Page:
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5. Settling on a price to sell it for

It’s all about price. Almost everyone wants that tricky balance of getting the best price and a quick sale, but you have to be realistic. Checking out what homes have been selling for in your area — not just the list price, what they actually sell for — can give you a good sense. You can also use online valuation calculators to help get an idea of how much your home is worth. But if you want to get it just right, an in-home valuation by a property expert is the most accurate way of finding a price.


6. Going on the market

It’s time to put your home out there into the world. It can be a little nerve-wracking — so if you have sweaty palms, you’re not alone. In fact, it feels a little like a first date. 

You want your home to look its best. This might mean doing some DIY or even having some work done. It’s also about keeping it looking neat and tidy for any viewings — that means no odd socks on the radiator. You don’t need to scrub all traces of yourself — it should still feel like a home, after all — but make sure buyers can see the potential.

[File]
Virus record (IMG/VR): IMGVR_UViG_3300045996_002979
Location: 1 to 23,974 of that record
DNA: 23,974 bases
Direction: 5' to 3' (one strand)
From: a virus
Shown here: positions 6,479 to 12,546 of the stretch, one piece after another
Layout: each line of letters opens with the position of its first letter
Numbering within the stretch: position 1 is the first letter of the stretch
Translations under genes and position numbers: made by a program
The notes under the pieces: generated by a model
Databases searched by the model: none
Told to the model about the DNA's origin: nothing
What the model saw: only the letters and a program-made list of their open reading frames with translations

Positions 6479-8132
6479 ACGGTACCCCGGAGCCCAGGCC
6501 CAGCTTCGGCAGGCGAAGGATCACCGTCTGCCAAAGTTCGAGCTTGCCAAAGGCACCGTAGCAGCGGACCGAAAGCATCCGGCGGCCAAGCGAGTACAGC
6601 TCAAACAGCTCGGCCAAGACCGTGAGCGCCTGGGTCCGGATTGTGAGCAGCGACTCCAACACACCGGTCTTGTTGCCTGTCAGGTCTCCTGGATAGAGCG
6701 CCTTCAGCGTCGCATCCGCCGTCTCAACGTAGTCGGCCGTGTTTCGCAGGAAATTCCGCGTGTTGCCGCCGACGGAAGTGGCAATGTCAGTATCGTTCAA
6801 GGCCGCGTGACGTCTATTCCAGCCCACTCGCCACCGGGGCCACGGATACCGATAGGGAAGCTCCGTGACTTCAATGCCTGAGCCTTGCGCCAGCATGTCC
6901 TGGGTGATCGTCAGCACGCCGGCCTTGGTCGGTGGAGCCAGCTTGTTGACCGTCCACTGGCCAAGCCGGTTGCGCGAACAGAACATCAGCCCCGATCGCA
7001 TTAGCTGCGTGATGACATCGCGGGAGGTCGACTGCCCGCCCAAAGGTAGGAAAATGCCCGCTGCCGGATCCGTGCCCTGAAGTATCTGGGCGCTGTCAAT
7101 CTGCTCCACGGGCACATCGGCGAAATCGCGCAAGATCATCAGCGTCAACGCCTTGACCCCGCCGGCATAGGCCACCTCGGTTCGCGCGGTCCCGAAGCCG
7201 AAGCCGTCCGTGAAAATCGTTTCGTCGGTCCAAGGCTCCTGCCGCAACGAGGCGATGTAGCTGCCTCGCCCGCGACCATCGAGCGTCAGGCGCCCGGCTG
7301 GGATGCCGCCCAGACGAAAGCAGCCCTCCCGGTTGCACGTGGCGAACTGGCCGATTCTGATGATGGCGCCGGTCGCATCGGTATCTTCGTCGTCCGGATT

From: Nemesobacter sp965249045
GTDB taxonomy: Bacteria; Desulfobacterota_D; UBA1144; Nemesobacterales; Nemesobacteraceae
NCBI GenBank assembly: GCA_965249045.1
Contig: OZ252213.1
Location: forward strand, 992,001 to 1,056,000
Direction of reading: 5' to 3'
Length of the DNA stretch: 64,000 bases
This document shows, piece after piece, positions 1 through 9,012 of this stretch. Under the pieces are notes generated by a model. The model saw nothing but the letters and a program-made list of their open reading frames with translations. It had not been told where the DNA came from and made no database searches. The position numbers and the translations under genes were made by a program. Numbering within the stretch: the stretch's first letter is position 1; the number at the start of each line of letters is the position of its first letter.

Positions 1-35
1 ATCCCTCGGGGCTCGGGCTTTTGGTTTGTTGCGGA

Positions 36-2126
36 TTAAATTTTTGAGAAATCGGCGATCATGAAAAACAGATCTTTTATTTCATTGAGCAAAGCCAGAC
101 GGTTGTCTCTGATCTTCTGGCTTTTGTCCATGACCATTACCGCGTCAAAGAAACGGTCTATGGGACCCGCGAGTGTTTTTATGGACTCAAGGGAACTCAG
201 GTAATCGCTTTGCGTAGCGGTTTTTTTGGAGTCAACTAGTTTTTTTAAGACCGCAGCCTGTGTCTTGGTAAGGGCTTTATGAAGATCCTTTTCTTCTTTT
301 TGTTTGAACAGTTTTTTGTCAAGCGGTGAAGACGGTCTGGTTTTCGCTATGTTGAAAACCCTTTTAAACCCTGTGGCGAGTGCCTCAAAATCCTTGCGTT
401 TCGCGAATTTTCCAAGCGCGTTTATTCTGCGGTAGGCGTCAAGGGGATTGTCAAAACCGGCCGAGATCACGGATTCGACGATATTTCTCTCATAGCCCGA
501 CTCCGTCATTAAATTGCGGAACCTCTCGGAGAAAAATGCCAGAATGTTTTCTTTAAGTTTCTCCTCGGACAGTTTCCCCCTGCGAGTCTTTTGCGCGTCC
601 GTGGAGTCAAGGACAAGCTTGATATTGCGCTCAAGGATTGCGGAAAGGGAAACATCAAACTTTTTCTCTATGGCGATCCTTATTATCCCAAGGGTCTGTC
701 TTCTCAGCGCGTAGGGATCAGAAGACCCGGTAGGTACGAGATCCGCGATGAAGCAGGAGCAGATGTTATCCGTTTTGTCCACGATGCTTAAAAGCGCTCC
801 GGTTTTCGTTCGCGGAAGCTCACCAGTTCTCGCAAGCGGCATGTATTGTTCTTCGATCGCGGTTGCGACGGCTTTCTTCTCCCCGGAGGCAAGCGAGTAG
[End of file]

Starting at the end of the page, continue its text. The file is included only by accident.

One of the easiest ways to show your home at its best is clearing up the clutter. You don’t want buyers to think that there’s isn’t enough storage space and you don’t want them to feel distracted. We’re all looking for our own dream home, so let your buyers picture themselves living there.  

When it comes to viewings, we think that you’re the best person to show off your home. You know its best features, you know what makes it special. From offering a recommendation to a local curry house to showing off that secret reading nook, you can give that personal touch. For those of you who’d prefer not to conduct viewings, we also offer an optional hosted viewing service, perfect if you’re busy or don’t live at the property.


7. Hiring a solicitor/conveyancer